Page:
Thomas Dawson was busy in the kitchen trying to make the kettle boil, and to get the fire clear that he might do a piece of toast. He had already tidied up the grate and swept the floor, and as he stood by the table with the loaf in his hand, about to cut a slice, his eye wandered down through the dewy, sunny garden, where every tree and bush was beginning to show a little film of green over its brown branches.
But before he could notice anything in the garden, his attention was attracted by the sight of Daniel Magor, the postman, standing at the gate and fumbling with the latch. Thomas dropped the loaf and the knife, and went out to meet him, leaving the house-door wide open to the beautiful morning sunshine, which poured in in a wide stream right across the kitchen, lighting up with golden radiance the flowers in the window, the old-fashioned photographs on the wall, the china on the dressers, and the cat lying asleep on the scarlet cushion in the arm-chair by the fire.
When he saw Thomas coming the postman ceased fumbling with the latch and waited, holding two letters in his hand.
“Lovely weather, Mr. Dawson. You ain’t to work this morning!” he remarked in a tone of surprise.
Thomas shook his head slowly. “No, my wife is bad, she’ve been bad all night with a sick headache. She’s better this morning, but I stayed home to get her some breakfast, and tidy up a bit. When anybody’s sick they don’t feel they want to do much.”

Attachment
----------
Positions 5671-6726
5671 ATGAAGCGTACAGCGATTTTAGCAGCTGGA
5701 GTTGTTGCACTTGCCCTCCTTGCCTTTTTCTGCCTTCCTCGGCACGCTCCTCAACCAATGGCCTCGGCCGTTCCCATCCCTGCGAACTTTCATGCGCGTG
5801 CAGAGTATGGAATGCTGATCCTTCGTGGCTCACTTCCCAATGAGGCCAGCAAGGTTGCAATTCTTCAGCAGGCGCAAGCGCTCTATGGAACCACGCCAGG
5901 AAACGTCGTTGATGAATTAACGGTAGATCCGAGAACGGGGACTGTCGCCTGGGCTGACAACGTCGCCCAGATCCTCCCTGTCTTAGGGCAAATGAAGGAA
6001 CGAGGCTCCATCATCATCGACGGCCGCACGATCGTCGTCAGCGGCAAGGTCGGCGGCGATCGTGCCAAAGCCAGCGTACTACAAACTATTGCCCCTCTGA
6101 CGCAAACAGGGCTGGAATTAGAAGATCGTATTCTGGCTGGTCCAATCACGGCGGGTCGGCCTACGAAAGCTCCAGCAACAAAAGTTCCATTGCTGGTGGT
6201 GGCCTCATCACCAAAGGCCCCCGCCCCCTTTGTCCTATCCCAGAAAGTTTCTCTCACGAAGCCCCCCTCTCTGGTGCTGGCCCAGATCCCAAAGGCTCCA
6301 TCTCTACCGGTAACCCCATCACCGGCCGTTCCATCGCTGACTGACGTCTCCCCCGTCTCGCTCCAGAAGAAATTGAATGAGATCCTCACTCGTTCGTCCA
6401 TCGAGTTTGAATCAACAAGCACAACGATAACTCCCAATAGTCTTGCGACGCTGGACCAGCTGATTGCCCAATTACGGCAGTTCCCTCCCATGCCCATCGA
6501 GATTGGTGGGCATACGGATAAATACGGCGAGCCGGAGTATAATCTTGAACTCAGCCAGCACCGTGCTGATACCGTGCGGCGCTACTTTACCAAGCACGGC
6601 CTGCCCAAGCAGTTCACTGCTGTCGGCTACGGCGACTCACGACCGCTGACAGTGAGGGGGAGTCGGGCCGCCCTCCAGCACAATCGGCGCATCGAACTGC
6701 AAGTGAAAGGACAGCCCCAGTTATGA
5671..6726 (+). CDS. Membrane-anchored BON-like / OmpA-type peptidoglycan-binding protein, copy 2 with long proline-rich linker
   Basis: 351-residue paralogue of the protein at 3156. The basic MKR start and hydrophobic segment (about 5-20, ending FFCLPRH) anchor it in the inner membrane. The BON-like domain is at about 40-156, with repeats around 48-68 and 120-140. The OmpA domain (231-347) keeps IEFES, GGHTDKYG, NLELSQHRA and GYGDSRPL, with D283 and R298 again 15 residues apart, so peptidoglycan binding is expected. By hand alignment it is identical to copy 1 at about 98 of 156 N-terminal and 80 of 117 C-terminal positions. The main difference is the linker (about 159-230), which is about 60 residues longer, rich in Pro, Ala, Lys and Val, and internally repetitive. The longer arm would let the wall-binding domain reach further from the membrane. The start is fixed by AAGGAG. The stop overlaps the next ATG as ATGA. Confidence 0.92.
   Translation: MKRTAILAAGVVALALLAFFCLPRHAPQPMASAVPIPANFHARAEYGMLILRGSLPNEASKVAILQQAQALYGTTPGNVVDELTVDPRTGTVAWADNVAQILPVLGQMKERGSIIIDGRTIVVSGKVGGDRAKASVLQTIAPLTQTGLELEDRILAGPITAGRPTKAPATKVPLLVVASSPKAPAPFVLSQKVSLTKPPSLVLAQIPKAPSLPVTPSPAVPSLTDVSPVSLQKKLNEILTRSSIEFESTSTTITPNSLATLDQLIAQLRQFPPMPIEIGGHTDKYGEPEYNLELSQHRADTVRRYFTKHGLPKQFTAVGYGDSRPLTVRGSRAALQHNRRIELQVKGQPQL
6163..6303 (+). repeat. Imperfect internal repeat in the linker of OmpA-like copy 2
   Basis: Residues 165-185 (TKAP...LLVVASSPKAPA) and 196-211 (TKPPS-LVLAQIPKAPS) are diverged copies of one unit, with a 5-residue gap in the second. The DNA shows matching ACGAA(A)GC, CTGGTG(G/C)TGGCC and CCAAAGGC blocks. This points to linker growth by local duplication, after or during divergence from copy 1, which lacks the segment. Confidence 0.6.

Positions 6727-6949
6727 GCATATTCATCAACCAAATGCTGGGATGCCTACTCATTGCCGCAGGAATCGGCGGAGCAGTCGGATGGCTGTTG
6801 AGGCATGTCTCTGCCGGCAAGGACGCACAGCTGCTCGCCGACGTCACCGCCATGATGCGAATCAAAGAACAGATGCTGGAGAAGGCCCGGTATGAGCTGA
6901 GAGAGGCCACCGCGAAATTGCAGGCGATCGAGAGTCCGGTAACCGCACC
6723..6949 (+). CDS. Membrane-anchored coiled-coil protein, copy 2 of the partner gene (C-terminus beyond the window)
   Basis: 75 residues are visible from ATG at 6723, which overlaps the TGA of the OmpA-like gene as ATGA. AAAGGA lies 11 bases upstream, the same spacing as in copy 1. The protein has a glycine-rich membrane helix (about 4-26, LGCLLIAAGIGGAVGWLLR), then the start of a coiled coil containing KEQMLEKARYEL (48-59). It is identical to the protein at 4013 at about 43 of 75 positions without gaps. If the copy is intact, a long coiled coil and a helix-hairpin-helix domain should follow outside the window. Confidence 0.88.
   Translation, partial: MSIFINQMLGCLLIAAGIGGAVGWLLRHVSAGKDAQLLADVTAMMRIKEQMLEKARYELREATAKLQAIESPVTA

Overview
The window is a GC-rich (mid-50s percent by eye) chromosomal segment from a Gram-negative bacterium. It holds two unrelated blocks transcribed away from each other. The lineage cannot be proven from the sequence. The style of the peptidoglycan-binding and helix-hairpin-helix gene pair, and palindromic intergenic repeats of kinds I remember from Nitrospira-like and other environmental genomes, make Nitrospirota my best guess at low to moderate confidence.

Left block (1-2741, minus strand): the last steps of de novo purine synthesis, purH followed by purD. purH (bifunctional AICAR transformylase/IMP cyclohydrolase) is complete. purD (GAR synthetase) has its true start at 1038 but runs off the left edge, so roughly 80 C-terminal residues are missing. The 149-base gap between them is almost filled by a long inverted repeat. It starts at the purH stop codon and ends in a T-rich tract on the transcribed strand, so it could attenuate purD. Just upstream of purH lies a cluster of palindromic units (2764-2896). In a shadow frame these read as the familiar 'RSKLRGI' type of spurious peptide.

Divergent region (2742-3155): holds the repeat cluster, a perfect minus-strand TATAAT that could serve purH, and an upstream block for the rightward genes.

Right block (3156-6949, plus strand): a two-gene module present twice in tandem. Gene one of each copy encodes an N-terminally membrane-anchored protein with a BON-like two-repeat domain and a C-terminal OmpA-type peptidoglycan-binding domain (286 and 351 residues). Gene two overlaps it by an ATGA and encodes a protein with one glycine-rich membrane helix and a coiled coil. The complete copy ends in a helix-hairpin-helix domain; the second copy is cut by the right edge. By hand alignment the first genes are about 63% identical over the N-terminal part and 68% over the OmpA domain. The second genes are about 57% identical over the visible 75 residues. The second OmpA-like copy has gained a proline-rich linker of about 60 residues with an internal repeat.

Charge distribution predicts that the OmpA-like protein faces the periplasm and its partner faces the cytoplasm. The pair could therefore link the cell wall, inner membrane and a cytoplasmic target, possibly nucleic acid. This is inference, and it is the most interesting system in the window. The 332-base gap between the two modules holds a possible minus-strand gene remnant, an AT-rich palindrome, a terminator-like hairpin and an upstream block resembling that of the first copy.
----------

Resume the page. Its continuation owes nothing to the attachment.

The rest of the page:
“You’m right,” agreed the postman feelingly. “I gets sick headaches very bad myself, and when I wakes with one it seems to me I don’t care whether folk gets their letters or not. I am glad I didn’t feel like that this morning, Mr. Dawson, for it’s good to be alive on such a day, and I’ve got two letters for you.”
“Both of ’em for me!” said Thomas in surprise, and holding out his hand to take them. “I don’t think I’ve had two to once in my life before.”
The postman laughed. “If folks didn’t get more than you do we postmen would soon be out of a job, I reckon!” But Thomas was gazing at his letters with such a perplexed, preoccupied air, that he did not reply, and Daniel, with a long, inquiring look at him, said “Good-morning,” and went on his way.
“One is the seed-list,” muttered Thomas to himself, as he retraced his steps through the garden under the budding May-trees, “but it passes my understanding to know who can have sent the other. It—it can’t be from—from her,” he added, with sudden thought, speaking as though it pained him even to put such a thought into words.
The old cat, hearing his footsteps on the path, roused herself and went out to meet him, but for once he paid no heed to her, and passing into the house sat himself down in the chair by the window, while he still gazed with troubled eyes at the outside of the envelope, and the blurred post-mark which told him nothing. Moments passed before he could summon up courage to open it, for in his heart he felt almost certain who the writer was, and he dreaded to read what might be written; and when at last he did make up his mind, his hand trembled so as he tore open the envelope, that his misty eyes could scarcely make out what was written, or take in the meaning.